What do you include as part of your regular exercise routine?

I love to walk and try to reach 10,000 steps every day. Gym sessions are 4 to 5 days per week (scheduled a month at a time to avoid temptation to not go/cancel).

Have you always exercised regularly?

Exercise was a big part of my life growing up, teens, and well into my twenties, but then for years I was a couch potato. It wasn’t until I was approaching my forties that I made room for activity again.

If no, what motivated you to start?

Not sure it was “motivation” or a big old kick in the ass from a dear friend. I was suffering from panic attacks and anxiety and withdrawing from friends and she knew I would benefit from exercise.

Do you have an exercise motto?

Consistency carves canyons!!!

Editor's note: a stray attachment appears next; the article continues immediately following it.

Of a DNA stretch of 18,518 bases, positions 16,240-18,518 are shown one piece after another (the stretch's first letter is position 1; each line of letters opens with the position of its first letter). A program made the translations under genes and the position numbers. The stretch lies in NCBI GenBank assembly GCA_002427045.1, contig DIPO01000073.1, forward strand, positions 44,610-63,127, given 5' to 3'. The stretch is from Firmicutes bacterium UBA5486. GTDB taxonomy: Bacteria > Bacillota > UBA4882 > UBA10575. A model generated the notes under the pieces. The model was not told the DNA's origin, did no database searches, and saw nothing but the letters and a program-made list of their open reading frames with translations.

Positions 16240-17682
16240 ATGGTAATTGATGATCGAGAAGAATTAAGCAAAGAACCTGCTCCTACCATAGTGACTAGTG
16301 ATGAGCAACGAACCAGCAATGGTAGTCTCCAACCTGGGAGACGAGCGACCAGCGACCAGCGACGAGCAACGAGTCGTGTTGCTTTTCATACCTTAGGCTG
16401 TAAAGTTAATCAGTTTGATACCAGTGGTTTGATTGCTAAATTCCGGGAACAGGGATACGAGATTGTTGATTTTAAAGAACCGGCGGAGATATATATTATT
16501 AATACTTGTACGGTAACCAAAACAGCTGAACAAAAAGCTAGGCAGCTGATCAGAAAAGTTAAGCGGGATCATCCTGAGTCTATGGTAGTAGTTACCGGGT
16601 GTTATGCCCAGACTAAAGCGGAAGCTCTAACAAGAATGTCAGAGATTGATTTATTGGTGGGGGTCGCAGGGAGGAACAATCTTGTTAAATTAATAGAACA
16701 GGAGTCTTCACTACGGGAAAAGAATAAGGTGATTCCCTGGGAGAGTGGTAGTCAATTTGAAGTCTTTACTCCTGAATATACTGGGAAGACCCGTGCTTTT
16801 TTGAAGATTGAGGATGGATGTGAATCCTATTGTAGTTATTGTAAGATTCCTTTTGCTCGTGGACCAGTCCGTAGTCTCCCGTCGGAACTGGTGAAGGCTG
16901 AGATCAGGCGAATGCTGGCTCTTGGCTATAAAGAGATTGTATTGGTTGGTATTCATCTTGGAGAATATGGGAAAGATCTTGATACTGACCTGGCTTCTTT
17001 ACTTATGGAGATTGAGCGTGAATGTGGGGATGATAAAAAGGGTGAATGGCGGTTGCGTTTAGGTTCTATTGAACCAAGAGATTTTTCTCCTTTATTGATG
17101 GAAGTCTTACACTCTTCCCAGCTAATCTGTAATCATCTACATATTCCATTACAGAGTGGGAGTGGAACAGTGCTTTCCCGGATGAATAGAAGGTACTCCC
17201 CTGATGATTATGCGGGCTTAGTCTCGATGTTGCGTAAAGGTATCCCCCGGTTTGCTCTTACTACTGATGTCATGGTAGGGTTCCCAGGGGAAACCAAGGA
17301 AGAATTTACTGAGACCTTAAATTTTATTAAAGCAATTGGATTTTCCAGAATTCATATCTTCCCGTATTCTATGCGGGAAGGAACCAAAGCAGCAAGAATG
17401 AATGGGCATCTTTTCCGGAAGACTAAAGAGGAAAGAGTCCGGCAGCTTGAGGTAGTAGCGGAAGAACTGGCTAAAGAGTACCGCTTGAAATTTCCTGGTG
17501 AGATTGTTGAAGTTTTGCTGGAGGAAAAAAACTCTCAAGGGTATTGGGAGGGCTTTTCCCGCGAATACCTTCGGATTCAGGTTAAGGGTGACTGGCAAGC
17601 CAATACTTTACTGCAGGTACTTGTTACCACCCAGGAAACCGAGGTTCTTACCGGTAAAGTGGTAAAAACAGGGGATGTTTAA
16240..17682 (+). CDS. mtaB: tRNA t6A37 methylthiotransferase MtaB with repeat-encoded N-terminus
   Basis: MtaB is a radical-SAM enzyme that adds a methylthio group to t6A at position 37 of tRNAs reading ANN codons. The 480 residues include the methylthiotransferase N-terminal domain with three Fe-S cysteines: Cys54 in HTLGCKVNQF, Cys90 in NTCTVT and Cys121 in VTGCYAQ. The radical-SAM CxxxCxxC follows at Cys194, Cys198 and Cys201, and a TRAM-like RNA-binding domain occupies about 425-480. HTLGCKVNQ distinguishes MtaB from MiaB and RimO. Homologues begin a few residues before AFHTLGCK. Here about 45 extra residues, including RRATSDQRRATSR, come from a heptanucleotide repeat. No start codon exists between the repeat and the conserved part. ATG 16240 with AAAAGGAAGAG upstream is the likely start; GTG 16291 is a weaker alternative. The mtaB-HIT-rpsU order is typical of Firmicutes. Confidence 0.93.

Is there anything else you would like to say about why exercise is important to you?

I may look like a hot mess while exercising but I mentally and physically feel like a million bucks. That feeling is priceless.

Cate

Cate biking

What do you include as part of your regular exercise routine?

All the things — spinning, riding my bike, going to the Y, small group cross-fit style classes, yoga in studio and at home, running, hiking, brisk walking that isn’t part of my regular day

What benefits do you get from exercise?

community, mental health, better sleep, a sense of virtuousness

Do you have an exercise motto?

You almost never feel worse after a workout; if you do, you have a fever and need to go to bed.

Do you have any tips for people new to exercise or trying to make it routine?

Try to learn the difference in your body between discomfort/effort and pain/strain — when you can make friends with discomfort, many things open up and you become stronger. But don’t work through pain or something that might hurt you.

What about you readers? Do you have favourite exercises? Ways to motivate yourself when you are not feeling motivated?

Nicole Plotkin is a law clerk who loves to: exercise, think about what to eat next, snuggle with her dogs, and enjoy life with her wonderful husband.

One thought on “Making Exercise a Habit